Let's talk about the long time limit. I mean let's talk about when

$$ |\pi \rangle = \lim_{t\to \infty} \exp(t G) | \hat 1 \rangle = \lim_{t \to

\infty} \exp(t \widetilde G) | \hat 1 \rangle $$

We have already stated that

$$ L = A - D $$

$$ \widetilde{L} = A^\top - \overline{D} $$

and when $G = LQ^{-1}$ and $\widetilde{G}=L \overline{Q}^{-1}$ for non-negative

$Q$, $overline{Q}$ diagonal, then $G$, $\overline G$ generate valid stochastic processes.

Special cases include the [random walk normalised Lapacian](http://en.wikipedia.org/wiki/Laplacian_matrix#Random_walk_normalized_Laplacian)

meaning $Q$ would be the degree matrix of the graph.

Moreover, we know that for $L$ and $\tilde L$ that $| \hat 1 \rangle$ is a

valid eigenstate with eigenvalue $0$. It is a general property of a graph

Lapacian that the all ones vector $| \hat 1 \rangle$ is an eigenstate of

highest (zero) eigenvalue. If the graph is strongly connected, the all ones

vector is the unique vector with this highest eigenvalue. If the graph is not

strongly connected, then we need to know about the

* [Algebraic connectivity](http://en.wikipedia.org/wiki/Algebraic_connectivity)

> Note also that if there are k disjoint connected components in the graph, then

this vector of all ones can be split into the sum of k independent $\lambda = 0$

eigenvectors of ones and zeros, where each connected component corresponds to an

eigenvector with ones at the elements in the connected component and zeros

elsewhere.

For now, I want to assume that the graph is strongly connected, and worry about

other cases later.

We want to consider the case where both $G$ and $\widetilde{G}$ share the same

stationary state $| \pi \rangle$ - in other words when

$$ LQ^{-1} | \pi \rangle = \widetilde{L} \overline{Q}^{-1} | \pi \rangle $$

We know that $LQ^{-1} | \pi \rangle = Q | \hat 1 \rangle = 0$ and so

$$ (A^\top - \overline{D}) \overline{Q}^{-1} Q | \hat 1 \rangle = 0 $$

However, we know that $(A^\top - \overline{D}) | \hat 1 \rangle = 0$ and that

$$ (A^\top - \overline{D}) \leq 0 $$

So when $\overline{Q}^{-1}Q | \hat 1 \rangle = | \hat 1 \rangle$ we have a valid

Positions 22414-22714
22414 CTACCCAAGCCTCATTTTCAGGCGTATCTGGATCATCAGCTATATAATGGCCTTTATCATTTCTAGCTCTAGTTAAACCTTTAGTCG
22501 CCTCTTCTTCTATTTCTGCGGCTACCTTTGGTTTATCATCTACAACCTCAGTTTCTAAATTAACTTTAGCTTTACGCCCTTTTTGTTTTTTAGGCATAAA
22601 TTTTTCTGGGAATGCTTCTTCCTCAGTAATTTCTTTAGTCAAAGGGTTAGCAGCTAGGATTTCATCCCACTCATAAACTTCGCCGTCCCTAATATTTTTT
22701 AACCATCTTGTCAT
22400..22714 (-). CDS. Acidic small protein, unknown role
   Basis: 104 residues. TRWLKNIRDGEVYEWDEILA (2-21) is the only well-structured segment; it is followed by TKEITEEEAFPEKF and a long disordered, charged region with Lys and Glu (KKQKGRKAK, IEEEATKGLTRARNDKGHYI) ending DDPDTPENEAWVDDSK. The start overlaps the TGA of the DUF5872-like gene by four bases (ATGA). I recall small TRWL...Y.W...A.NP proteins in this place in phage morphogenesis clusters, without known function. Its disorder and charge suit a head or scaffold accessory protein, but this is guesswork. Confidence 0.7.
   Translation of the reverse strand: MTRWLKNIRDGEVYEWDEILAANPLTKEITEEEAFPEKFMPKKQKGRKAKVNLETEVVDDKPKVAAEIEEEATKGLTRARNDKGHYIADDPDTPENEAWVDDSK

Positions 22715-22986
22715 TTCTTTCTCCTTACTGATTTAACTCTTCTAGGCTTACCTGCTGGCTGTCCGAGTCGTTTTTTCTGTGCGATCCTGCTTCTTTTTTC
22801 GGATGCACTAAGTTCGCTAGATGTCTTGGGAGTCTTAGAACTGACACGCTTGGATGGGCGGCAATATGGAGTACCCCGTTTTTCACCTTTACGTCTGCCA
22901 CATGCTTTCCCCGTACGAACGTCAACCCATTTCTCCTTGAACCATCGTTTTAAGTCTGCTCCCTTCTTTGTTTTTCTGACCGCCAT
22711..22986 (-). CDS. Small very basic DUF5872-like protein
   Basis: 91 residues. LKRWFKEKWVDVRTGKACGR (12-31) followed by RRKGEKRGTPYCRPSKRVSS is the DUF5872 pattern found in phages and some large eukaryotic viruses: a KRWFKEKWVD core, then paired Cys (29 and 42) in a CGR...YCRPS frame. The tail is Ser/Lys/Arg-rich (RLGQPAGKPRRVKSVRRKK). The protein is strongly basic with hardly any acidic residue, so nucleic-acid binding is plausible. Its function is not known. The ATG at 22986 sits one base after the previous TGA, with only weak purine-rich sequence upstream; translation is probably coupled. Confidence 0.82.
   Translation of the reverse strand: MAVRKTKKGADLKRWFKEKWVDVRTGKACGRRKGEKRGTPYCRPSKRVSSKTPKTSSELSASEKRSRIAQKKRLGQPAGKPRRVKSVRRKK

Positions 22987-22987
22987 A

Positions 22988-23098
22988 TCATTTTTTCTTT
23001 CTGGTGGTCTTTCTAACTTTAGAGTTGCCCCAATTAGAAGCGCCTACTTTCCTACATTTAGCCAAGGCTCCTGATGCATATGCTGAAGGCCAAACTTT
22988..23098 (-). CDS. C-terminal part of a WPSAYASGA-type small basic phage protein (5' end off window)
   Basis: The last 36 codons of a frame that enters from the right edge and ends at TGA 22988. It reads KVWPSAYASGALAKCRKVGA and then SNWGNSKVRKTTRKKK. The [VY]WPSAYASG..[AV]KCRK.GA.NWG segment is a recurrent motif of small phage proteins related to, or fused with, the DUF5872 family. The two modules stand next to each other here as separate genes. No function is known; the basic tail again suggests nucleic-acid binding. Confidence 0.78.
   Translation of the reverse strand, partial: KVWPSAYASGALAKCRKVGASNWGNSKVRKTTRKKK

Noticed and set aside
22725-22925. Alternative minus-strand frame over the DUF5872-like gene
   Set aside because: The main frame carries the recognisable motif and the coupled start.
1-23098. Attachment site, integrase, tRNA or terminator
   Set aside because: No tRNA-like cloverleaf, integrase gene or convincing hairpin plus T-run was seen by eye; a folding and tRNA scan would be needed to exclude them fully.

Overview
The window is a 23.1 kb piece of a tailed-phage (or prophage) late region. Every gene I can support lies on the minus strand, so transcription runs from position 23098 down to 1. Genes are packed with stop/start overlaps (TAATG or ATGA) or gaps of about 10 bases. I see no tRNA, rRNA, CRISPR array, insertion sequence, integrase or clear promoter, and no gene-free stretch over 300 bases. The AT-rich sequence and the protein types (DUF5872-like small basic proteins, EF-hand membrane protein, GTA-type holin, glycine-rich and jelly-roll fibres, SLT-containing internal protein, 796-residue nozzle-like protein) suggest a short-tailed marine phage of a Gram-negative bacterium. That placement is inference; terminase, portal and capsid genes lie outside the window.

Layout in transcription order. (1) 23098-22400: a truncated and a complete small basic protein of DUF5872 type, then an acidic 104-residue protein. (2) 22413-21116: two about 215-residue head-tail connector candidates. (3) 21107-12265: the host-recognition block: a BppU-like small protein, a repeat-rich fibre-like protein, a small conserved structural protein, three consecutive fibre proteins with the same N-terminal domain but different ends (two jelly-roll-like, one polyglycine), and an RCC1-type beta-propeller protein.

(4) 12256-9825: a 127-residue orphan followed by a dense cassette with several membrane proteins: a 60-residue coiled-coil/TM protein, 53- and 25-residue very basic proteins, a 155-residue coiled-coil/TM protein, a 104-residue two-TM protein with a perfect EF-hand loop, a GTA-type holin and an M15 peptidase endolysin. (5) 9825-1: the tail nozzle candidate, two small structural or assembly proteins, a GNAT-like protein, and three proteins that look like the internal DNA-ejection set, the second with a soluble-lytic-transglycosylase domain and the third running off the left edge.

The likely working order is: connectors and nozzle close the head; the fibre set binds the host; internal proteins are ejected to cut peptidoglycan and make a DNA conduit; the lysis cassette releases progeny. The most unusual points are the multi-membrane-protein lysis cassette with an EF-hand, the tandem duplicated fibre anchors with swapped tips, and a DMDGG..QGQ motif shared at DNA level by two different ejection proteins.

eigenstate of the Lapacian $(A^\top - \overline{D})$. We further know that $Q$,

$\overline{Q}$ are diagonal, and so the relationship gives

$$ \overline{Q}_{ij}^{-1} Q_{jk} = \delta_{ik} $$

and so we determine from the uniqueness of inverses that $\overline{Q} = Q$.

But this is not interesting, since every Lapacian has $L |\hat 1 \rangle = 0$

and so there is nothing special about the fact that $LQ^{-1}$ has $|\pi

\rangle$ as its steady state, for multiple $L$. In other words, we need to dig a bit deeper than this to find something that relates to the structure of the graph/system.

$$ |\pi \rangle = \lim_{t\to \infty} \exp(t G) | \hat 1 \rangle = \lim_{t \to

\infty} \exp(t \widetilde G) | \hat 1 \rangle $$

We have already stated that

$$ L = A - D $$

$$ \widetilde{L} = A^\top - \overline{D} $$

and when $G = LQ^{-1}$ and $\widetilde{G}=L \overline{Q}^{-1}$ for non-negative

$Q$, $overline{Q}$ diagonal, then $G$, $\overline G$ generate valid stochastic processes.

Special cases include the [random walk normalised Lapacian](http://en.wikipedia.org/wiki/Laplacian_matrix#Random_walk_normalized_Laplacian)

meaning $Q$ would be the degree matrix of the graph.

Moreover, we know that for $L$ and $\tilde L$ that $| \hat 1 \rangle$ is a

valid eigenstate with eigenvalue $0$. It is a general property of a graph

Lapacian that the all ones vector $| \hat 1 \rangle$ is an eigenstate of

highest (zero) eigenvalue. If the graph is strongly connected, the all ones

vector is the unique vector with this highest eigenvalue. If the graph is not

strongly connected, then we need to know about the

* [Algebraic connectivity](http://en.wikipedia.org/wiki/Algebraic_connectivity)

> Note also that if there are k disjoint connected components in the graph, then

this vector of all ones can be split into the sum of k independent $\lambda = 0$

eigenvectors of ones and zeros, where each connected component corresponds to an

eigenvector with ones at the elements in the connected component and zeros

elsewhere.

For now, I want to assume that the graph is strongly connected, and worry about

other cases later.

We want to consider the case where both $G$ and $\widetilde{G}$ share the same

stationary state $| \pi \rangle$ - in other words when

$$ LQ^{-1} | \pi \rangle = \widetilde{L} \overline{Q}^{-1} | \pi \rangle $$

We know that $LQ^{-1} | \pi \rangle = Q | \hat 1 \rangle = 0$ and so

$$ (A^\top - \overline{D}) \overline{Q}^{-1} Q | \hat 1 \rangle = 0 $$

However, we know that $(A^\top - \overline{D}) | \hat 1 \rangle = 0$ and that

$$ (A^\top - \overline{D}) \leq 0 $$

So when $\overline{Q}^{-1}Q | \hat 1 \rangle = | \hat 1 \rangle$ we have a valid

eigenstate of the Lapacian $(A^\top - \overline{D})$. We further know that $Q$,

$\overline{Q}$ are diagonal, and so the relationship gives

$$ \overline{Q}_{ij}^{-1} Q_{jk} = \delta_{ik} $$

and so we determine from the uniqueness of inverses that $\overline{Q} = Q$.

But this is not interesting, since every Lapacian has $L |\hat 1 \rangle = 0$

and so there is nothing special about the fact that $LQ^{-1}$ has $|\pi

\rangle$ as its steady state, for multiple $L$. In other words, we need to dig a bit deeper than this to find something that relates to the structure of the graph/system.